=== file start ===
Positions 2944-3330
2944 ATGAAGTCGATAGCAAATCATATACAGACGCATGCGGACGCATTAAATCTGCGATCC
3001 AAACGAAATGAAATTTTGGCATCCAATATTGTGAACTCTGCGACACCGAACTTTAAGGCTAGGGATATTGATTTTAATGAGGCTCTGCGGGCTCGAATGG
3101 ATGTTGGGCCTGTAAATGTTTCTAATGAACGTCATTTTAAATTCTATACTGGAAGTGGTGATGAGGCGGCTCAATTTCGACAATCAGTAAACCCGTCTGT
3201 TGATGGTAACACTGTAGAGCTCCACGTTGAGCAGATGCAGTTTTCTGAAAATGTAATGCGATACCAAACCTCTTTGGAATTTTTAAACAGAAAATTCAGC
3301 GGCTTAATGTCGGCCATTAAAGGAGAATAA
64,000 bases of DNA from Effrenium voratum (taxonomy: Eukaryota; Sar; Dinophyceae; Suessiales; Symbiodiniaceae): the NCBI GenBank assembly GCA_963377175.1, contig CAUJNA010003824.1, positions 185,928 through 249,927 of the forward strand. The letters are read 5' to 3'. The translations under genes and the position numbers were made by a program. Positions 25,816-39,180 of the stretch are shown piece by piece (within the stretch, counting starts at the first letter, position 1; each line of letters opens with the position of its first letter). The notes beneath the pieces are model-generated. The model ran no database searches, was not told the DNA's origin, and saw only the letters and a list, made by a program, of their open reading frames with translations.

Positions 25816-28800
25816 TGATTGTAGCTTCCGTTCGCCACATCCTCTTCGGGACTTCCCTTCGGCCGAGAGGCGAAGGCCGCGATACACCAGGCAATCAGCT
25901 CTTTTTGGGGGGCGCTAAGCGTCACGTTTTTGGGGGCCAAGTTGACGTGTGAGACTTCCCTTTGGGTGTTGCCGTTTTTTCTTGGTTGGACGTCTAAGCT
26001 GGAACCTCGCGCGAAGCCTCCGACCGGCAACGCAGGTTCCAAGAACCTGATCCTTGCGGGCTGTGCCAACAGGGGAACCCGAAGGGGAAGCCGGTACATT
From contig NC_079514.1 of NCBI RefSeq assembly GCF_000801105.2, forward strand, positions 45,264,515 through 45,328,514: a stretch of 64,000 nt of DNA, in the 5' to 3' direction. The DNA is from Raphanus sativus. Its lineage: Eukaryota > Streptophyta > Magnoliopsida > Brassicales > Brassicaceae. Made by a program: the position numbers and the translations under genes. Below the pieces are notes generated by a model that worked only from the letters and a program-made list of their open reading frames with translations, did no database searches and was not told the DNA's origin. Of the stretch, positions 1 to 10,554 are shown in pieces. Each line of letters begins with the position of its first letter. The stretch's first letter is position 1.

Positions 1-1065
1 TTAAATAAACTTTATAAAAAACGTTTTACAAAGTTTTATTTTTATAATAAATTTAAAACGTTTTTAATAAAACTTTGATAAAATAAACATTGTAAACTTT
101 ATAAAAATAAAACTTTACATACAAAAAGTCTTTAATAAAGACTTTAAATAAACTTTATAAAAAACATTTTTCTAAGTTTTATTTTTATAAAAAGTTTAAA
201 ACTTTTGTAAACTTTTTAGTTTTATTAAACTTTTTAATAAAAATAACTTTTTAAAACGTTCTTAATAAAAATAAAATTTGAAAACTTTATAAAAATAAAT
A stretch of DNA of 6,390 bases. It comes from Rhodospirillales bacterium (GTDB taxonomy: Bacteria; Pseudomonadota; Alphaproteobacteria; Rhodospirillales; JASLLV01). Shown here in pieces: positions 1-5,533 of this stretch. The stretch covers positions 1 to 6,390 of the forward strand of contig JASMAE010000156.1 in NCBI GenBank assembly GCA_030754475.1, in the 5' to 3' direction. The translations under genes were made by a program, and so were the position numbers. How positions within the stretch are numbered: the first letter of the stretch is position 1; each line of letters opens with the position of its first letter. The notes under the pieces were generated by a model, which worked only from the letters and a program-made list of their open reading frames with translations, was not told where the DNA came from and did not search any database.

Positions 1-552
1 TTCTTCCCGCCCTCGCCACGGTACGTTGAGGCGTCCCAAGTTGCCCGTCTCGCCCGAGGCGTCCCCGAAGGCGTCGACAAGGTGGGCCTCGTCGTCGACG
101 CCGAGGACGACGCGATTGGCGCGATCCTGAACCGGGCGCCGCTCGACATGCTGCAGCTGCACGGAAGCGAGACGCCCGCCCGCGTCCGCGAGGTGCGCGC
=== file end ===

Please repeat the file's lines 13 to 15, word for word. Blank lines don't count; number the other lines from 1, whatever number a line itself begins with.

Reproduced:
Positions 1-1065
1 TTAAATAAACTTTATAAAAAACGTTTTACAAAGTTTTATTTTTATAATAAATTTAAAACGTTTTTAATAAAACTTTGATAAAATAAACATTGTAAACTTT
101 ATAAAAATAAAACTTTACATACAAAAAGTCTTTAATAAAGACTTTAAATAAACTTTATAAAAAACATTTTTCTAAGTTTTATTTTTATAAAAAGTTTAAA